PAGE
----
Especially given Snyder's notable sense of restraint and subtlety.
Especially given Snyder’s notable sense of restraint and subtlety.

How would I fix it? Well, I wouldn’t kill Pa Kent while Clark’s still a kid. The goal of this post is to try and fix the movie without majorly altering the plot, so I guess we have to kill him off at some point, so let’s say that Faora kills him during the attack on the Kent farm instead of trying to choke out Martha. But the point is, he’s around long enough to provide at least a little input on the current events.

Second, let’s alter both Jonathan and Jor-El’s perspectives. Here’s how I would break it down:

Jor-El: You can be a symbol that makes the human race better. Humans are self-destructive and weak, but you can show them how to be better. Destroy the weapons they use to kill each other, and guide them to a more enlightened future, like the golden age of Krypton. Also, use these clone machines to make a bunch more Kryptonians and make a peacefully coexisting society or something.

Jonathan Kent: You should help people when you see that they need it, but you shouldn’t let people see you do it. If word got out that you existed, people would want to treat you like a god, and want to put you in charge, and you don’t have the right to that kind of control over people’s lives. Nobody does. Also, selfishly, I want you to have a normal childhood and life and worry about you.

You may notice that Jor-El in this version is, although, well-meaning, kind of a fascist, which makes him less obviously right. At the same time, Jonathan has a better point: it would be really easy for Superman to become a dictator, even with the best of intentions. It’s happened in so many Elseworlds stories that it’s basically a cliche at this point.

Especially ones written by Mark Millar.
Especially ones written by Mark Millar.

This reframes the whole debate between these father figures into one about Superman’s public role. Should he operate entirely in secret so as to not disrupt human society? Or should he act in public, and work to rework that society into a better shape? By the end of the movie, both of these fathers would be dead, leaving Clark to decide on his own path – that is to say, Superman as we know him. Superman who helps everybody he can, who does so publicly and serves as a symbol of hope, but who keeps his identity a secret, so that he keeps himself humble and isn’t tempted to take over. It would also fix one of the most-criticized scenes in the series: since Jonathan isn’t telling Clark to not be Superman, but simply to do so secretly, he doesn’t have to reluctantly suggest that he let a bunch of kids drown.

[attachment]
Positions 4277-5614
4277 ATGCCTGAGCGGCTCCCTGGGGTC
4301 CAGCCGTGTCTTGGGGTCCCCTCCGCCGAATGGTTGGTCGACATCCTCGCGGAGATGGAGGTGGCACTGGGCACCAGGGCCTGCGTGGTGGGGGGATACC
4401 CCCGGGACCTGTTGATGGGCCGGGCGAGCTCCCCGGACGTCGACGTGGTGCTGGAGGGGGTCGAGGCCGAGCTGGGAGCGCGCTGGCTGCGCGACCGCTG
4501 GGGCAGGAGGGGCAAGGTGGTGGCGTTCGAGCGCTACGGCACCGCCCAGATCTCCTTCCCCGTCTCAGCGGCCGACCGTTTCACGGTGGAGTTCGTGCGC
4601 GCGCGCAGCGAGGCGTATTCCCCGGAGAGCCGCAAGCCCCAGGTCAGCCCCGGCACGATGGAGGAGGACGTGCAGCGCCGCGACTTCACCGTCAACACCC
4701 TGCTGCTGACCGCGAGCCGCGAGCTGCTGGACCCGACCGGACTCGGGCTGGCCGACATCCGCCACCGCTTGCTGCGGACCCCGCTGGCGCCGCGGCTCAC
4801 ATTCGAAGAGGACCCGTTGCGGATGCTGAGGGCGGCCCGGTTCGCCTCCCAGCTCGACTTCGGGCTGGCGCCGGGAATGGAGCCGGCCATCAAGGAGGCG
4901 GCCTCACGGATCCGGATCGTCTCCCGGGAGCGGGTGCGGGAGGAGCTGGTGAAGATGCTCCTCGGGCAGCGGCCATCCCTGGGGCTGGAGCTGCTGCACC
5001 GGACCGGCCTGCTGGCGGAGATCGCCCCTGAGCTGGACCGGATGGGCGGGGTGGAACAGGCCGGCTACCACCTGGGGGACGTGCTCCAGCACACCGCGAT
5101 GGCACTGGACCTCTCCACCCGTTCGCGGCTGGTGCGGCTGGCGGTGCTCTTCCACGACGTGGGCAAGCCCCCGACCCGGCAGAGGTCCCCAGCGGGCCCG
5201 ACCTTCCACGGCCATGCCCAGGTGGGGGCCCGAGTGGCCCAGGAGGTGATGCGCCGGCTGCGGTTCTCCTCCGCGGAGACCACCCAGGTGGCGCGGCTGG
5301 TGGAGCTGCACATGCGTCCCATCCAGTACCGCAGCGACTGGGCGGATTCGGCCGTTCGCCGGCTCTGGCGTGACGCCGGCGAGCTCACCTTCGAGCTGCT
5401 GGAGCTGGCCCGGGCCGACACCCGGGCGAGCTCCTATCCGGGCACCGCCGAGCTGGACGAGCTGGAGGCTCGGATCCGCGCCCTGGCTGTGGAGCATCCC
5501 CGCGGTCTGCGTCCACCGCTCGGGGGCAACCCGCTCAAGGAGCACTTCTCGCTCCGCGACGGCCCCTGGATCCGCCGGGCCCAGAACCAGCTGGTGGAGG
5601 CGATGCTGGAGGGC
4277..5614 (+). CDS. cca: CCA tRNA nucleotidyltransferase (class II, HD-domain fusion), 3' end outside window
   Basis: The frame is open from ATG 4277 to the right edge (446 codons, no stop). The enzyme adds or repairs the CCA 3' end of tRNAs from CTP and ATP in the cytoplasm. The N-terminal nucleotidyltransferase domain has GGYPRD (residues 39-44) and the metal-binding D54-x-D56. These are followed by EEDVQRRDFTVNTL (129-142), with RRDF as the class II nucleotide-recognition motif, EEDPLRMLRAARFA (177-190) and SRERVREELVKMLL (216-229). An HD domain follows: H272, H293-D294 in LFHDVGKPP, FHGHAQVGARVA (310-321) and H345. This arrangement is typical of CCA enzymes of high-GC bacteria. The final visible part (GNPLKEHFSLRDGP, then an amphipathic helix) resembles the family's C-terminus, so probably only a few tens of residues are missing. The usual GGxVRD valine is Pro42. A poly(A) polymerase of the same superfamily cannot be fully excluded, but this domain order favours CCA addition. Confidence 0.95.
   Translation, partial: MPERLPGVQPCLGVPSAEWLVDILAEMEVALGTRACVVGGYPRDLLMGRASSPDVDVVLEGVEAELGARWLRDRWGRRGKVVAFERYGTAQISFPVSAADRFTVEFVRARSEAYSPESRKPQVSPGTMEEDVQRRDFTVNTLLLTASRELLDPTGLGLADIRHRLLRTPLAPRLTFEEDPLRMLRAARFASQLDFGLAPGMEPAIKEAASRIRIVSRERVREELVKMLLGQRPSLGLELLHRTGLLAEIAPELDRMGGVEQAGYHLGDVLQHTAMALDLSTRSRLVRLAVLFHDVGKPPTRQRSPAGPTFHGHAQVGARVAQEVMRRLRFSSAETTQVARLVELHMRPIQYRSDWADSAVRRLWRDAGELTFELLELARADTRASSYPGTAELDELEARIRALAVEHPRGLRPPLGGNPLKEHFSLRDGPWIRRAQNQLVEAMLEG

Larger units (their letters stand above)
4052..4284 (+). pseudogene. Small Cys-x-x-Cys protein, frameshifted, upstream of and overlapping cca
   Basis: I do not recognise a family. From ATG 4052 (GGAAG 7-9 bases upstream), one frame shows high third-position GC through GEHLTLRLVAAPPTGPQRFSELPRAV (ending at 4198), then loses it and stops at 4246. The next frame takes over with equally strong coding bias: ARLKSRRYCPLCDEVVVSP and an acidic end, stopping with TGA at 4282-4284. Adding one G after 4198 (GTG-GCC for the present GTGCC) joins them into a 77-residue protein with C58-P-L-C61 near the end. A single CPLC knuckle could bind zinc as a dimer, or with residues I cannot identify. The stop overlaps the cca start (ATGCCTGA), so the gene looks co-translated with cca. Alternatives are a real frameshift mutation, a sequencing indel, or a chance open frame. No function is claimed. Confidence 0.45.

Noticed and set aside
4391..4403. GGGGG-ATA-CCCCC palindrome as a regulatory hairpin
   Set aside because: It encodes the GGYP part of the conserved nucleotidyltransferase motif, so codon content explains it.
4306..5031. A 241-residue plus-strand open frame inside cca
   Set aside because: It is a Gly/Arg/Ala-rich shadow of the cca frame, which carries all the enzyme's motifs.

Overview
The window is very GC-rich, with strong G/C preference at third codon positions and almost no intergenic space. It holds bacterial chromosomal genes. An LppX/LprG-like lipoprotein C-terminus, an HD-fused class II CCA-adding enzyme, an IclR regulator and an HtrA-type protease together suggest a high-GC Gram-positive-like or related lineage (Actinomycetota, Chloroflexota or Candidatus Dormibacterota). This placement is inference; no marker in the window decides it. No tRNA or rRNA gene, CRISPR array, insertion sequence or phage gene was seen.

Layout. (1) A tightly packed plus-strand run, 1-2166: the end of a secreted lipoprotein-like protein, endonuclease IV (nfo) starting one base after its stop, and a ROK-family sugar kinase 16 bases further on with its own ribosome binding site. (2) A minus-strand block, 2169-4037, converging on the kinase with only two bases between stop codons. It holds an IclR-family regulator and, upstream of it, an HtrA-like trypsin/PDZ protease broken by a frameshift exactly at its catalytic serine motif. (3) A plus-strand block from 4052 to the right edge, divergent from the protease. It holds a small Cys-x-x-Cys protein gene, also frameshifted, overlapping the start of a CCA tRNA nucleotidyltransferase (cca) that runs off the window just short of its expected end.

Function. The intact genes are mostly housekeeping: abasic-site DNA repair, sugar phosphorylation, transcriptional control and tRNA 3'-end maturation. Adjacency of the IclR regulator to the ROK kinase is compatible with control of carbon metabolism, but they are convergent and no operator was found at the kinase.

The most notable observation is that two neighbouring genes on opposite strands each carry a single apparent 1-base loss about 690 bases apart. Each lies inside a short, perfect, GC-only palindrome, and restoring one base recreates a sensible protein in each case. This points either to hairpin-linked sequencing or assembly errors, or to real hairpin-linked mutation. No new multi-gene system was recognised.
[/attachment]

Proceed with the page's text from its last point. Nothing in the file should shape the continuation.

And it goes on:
The Death of Zod

Hoo boy, this one’s controversial. Which is kind of weird, because it’s not like it’s the first time Superman has killed. It’s not even the first time Superman has killed Zod!

superman

But for a lot of people, this is a real sticking point. Not killing has been a pretty important point of Superman’s character for a really long time, and fans hold the writers to that standard. And in most cases, I agree with them, because a Superman who kills would be terrifying, and Superman should never be frightening.

superman 02

But not in Zod’s case. Zod is special. Generally speaking, I agree with Max Landis about this (emphasis mine):

What it comes down to is, I don’t mind if Superman kills people, because he has no reason not to kill people. I know one of the tenets of the character is that he doesn’t, but one of the reasons why he doesn’t is that having that much power makes you responsible for weaker people…you think Lex Luthor is going to do much with a gun, or in a fistfight, against a Kryptonian? His skin is diamond hard. He can move faster than the speed of sound. You’re looking at a god who walks among men. Really, the Parasite? I’m shaking in my boots. The Atomic Man, oh gosh. How are these guys going to stop Superman? They’re NOT! They’re not. They had to create Mr. Mister Mxyzptlk to find a character who could effectively fuck with Superman. But…when he’s fighting someone like Zod…that scenario where he allows Zod to destroy most of Metropolis while he tries to beat him in a punching contest? And then he’s forced to kill him? I have to believe…that Superman would try to kill Zod pretty much immediately if the alternative was 150,000 people dying. You want to know why? Because he’s not responsible for Zod. Superman’s sense of responsibility comes from the fact that he is an adult walking amongst children. Humans can’t be as good as he can be. Zod, on the other hand is another adult. And if one adult in the room says he’s going to kill all the others, it shouldn’t be a city-destroying sequence.

I don’t agree with everything Landis says in that video (for example, I think even against Zod, Superman should still try everything he can to resolve it peaceably, because he’s just that good a guy), but I definitely agree with him about Superman not being responsible for Zod, and indeed being responsible for protecting humanity from Zod at any cost. Superman killing humans breaks the character; killing genocidal Kryptonians doesn’t.

Honestly, compared with how it went in John Byrne's run, snapping his neck was a mercy.
Honestly, compared with how it went in John Byrne’s run, snapping his neck was a mercy.

So, no, I’m not opposed to Superman killing Zod in principle. But I do have some big problems with how it played out.